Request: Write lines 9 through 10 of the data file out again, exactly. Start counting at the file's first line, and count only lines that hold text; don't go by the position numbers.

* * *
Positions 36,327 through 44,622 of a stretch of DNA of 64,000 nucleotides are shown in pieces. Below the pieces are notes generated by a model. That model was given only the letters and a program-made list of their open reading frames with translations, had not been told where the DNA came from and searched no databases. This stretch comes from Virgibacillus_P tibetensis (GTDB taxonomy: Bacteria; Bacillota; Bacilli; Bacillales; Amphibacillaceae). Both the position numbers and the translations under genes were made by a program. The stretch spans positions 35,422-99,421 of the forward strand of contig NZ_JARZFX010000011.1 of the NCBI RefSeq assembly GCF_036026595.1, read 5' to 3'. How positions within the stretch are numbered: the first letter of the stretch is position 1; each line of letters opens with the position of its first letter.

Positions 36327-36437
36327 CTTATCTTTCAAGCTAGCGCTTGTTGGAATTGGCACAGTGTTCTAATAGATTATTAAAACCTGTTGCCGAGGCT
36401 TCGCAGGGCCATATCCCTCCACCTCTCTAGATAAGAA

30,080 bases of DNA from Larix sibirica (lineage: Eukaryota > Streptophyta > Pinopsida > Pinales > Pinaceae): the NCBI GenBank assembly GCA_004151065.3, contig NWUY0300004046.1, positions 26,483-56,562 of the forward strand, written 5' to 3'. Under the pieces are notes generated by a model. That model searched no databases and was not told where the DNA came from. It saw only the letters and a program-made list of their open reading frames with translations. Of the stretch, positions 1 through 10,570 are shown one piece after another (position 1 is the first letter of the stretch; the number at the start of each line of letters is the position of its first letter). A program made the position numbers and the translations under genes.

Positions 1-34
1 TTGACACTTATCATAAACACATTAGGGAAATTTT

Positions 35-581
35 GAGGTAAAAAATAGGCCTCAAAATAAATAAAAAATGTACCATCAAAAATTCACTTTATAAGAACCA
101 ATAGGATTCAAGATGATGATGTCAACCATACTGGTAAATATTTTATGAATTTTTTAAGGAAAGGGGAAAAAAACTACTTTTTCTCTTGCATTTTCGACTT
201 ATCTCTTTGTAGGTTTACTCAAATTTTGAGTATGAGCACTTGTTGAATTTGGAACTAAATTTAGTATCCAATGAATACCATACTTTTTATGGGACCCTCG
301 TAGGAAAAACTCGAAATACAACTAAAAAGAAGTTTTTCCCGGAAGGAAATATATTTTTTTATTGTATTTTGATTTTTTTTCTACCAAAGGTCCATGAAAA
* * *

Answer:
35 GAGGTAAAAAATAGGCCTCAAAATAAATAAAAAATGTACCATCAAAAATTCACTTTATAAGAACCA
101 ATAGGATTCAAGATGATGATGTCAACCATACTGGTAAATATTTTATGAATTTTTTAAGGAAAGGGGAAAAAAACTACTTTTTCTCTTGCATTTTCGACTT